So how does mutation drive improvements in the genome? The idea is that some small proportion of mutations enable an organism to better fit it's environment. And we do see some adaptive variations. The classic example, from texts when I studied biology, is the white moths that sometimes throw up a black individual. In the 19th century everything gets covered in soot and white moths are obvious and eaten by birds, while the rare black variety survive and become the dominant type. But then in the 20th century there's a big clean up and the situation reverses. The white moths come back because in this case white is the dominant gene. The argument is that the different versions of the gene for colour in the moths are the result of mutation and that environmental factors make one more adaptive than the other. 

In order for a mutation to be passed on the individual carrying it must survive and breed. But the vast majority mutations are deleterious (are cancer causing for example), and to be passed on the mutation must occur in gametes (ova and sperm in animals). Even given vast scales of time involved in evolution, this is all very counter-intuitive. The replication problem is a loophole. Any theory of evolution which allows for random mutation to be the driving force, is just not convincing because it is counter-intuitive. Presented with NeoDarwinism as The Theory of Evolution, plenty of intelligent and right thinking people conclude that it too unlikely to be credible. Lynn Margulis argued that while the NeoDarwinian account of evolution might account for variability with species, it did not account for the emergence of new species.

On the other hand, of course, we do see variability in genes. Such variations are apparent in humans for example and have formed the basis of the out of Africa hypothesis - the idea that all modern humans migrated from East Africa ca. 75,000 years ago to colonise every continent is partly based on tracing variations in genes in mitochondria and on the Y chromosome. But these variations are necessarily tiny and are not sufficient to define new species. The gene, or complex of genes, does the same job in all it's variations. Despite quite widely varying physical features, there is presently only one species of humans on the planet, a rather unusual occurrence in the history of hominids. Which brings us to the next loophole, the problem of observing speciation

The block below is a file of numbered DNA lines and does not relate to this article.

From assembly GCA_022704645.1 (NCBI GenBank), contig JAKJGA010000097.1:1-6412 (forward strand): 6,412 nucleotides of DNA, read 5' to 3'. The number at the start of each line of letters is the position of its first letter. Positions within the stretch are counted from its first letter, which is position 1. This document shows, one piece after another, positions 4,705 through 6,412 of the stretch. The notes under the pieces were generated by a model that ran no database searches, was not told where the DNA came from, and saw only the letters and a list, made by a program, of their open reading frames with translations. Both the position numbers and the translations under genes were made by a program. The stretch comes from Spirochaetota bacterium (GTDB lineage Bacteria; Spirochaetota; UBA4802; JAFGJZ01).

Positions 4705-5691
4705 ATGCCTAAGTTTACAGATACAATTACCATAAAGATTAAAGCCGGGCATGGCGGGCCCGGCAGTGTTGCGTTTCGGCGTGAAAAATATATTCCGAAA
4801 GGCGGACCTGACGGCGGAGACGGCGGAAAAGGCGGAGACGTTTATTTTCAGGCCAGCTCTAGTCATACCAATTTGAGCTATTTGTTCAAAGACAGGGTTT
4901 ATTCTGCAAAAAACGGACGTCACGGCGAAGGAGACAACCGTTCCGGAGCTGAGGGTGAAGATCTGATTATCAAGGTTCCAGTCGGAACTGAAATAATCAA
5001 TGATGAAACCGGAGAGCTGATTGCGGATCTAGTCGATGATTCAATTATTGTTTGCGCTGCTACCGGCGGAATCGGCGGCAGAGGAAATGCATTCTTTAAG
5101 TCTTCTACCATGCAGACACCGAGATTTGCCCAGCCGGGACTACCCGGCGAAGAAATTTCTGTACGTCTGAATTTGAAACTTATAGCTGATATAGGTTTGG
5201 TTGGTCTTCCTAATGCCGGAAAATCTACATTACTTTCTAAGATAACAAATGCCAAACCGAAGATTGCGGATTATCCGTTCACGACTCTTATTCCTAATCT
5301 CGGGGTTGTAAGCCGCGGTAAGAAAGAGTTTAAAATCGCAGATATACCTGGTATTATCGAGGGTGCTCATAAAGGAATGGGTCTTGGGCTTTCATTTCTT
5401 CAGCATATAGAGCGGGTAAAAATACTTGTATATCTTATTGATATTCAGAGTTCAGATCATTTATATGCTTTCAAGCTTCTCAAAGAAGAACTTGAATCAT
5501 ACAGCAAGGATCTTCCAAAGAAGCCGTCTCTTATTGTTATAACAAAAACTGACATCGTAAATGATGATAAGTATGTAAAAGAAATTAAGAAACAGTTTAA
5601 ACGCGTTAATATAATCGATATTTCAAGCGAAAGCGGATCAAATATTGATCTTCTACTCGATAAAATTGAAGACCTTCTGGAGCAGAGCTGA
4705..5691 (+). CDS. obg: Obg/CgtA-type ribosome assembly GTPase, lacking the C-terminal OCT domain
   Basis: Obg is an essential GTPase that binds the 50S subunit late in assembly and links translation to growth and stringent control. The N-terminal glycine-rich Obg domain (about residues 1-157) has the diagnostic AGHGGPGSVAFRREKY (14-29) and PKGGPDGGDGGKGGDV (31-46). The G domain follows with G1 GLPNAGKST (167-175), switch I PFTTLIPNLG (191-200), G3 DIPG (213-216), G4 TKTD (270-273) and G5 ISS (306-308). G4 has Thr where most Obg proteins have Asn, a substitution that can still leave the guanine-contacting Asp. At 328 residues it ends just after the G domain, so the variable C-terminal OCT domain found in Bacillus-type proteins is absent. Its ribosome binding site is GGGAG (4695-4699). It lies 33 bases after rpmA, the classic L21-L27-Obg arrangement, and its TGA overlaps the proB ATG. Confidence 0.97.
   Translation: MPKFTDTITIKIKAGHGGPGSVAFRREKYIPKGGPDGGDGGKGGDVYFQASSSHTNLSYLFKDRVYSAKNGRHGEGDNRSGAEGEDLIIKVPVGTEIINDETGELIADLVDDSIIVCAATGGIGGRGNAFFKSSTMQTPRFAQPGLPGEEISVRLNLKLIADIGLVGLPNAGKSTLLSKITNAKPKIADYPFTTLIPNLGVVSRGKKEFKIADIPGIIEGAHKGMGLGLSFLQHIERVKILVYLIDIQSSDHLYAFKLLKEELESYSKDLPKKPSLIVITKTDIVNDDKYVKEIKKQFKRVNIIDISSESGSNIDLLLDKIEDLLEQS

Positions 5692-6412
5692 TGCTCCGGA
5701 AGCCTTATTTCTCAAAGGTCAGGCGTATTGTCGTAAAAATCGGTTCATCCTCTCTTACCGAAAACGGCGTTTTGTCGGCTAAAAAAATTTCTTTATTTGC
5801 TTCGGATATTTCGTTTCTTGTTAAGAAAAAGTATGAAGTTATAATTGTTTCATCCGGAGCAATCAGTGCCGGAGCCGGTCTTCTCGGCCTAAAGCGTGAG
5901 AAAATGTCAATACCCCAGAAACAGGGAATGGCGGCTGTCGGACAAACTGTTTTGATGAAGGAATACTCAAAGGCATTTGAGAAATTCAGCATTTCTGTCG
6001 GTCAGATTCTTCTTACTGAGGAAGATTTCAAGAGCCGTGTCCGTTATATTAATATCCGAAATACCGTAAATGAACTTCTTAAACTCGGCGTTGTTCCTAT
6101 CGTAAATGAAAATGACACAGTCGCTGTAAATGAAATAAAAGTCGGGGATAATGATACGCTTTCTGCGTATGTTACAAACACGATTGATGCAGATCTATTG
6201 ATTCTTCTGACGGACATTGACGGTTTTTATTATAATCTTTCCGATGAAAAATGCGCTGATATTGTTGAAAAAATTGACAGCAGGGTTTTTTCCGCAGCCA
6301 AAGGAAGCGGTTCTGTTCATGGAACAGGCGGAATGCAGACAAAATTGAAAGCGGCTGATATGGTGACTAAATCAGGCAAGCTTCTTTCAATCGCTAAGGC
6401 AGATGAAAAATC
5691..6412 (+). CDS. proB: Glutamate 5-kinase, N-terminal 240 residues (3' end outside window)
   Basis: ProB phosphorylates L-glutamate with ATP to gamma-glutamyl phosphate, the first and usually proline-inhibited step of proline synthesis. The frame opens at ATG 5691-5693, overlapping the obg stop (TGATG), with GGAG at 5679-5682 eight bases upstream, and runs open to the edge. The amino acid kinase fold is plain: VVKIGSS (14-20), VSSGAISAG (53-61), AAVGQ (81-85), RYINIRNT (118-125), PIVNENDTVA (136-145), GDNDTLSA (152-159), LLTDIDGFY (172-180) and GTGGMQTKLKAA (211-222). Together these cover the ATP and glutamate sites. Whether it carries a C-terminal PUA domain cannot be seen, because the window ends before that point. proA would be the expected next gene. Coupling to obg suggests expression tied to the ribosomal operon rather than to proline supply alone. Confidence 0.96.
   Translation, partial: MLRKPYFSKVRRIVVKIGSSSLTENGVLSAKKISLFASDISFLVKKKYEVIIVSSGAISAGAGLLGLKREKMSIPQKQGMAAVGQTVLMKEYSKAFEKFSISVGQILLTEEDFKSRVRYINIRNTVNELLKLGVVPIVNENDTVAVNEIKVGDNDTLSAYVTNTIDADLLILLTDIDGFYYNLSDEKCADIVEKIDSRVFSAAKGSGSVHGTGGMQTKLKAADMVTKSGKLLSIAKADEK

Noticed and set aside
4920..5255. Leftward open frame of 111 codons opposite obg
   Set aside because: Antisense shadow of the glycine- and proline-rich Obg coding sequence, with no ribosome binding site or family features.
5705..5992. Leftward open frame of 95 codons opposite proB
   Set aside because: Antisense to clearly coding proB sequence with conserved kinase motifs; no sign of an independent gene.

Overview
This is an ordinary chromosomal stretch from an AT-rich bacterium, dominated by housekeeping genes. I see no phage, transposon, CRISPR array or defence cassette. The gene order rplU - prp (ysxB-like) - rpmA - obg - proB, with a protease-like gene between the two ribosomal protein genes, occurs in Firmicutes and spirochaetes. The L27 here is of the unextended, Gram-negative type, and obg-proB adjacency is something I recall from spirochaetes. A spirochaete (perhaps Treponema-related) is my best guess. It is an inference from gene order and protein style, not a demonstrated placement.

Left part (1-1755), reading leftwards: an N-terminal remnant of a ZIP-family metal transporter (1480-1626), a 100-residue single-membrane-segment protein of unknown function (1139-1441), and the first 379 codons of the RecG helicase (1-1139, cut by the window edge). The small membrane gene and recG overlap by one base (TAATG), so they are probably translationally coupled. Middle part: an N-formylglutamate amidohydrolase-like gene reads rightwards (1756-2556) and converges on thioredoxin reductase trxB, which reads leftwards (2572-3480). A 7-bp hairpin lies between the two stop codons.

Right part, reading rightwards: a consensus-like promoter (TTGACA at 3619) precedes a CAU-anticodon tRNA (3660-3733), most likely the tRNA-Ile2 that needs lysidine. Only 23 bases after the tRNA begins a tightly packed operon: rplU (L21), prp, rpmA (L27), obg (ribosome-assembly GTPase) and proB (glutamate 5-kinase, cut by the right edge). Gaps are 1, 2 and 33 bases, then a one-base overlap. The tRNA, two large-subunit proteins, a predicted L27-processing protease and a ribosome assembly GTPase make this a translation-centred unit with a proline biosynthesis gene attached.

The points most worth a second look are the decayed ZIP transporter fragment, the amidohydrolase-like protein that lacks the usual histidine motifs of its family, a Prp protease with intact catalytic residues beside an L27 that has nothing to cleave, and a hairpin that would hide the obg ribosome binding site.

The scientific literature on the emergence of new species is sparse, and often inconclusive. This is not helped by the fact that we have competing and contradictory definitions of what a species is. Summaries of this literature [1] produce what seems like a relatively small number of candidate cases where speciation seems to have occurred, but many of the examples are not due to the mutation of a gene, but to hybridization and polyploidy (mutation in whole chromosomes by doubling or tripling). Where two populations have diverged to the point of being unable to physically mate or produce viable offspring it is usually from artificial stress placed differentially on two initially identical populations in a laboratory. In the wild, the London Underground Mosquito its thought to be a naturally occurring example. However as Lynn Margulis notes with evident satisfaction (Symbiotic Planet, p.7-8) in an earlier, similar case with Drosophila fruit flies it was shown that what changed was not the organism, but its bacterial symbiont. Indeed from Boxhorn's summary it is not always obvious what has caused the phenotypic change. In most cases of so-called speciation, no gene mutation has been identified, nor has anyone gone back to alter an identified gene in the origin population to artificially produce a new species, though of course we have altered many genes in many different organisms. These would be a minimal requirements for confirming that speciation was due to the mechanisms proposed by NeoDarwinians. Since very few people are interested in symbiosis, changes in, for example, gut bacteria are seldom investigated and cannot yet be ruled out in most of the promising cases. Given the centrality of speciation for the theory of evolution there is surprisingly little research aimed at identifying and replicating the mechanisms of speciation.

Worse, the sources for these 'facts' are not freely available, and the vast majority are not qualified to assess how true they are since they are couched in jargon it takes years to learn. Science journalism further muddies the water because it frequently opts for sensationalism over solid results. Journalistic standards are very much lower than those of scientific publications. And here the specific problem is that journalists repeatedly report variation as though it is speciation. And it is not. Such easily refutable speculations help to undermine the case for evolution, help to make it seem less plausible to those who have a vested interest in a religious view. The lack of widely cited and well replicated cases of speciation is a major failing of evolutionary science.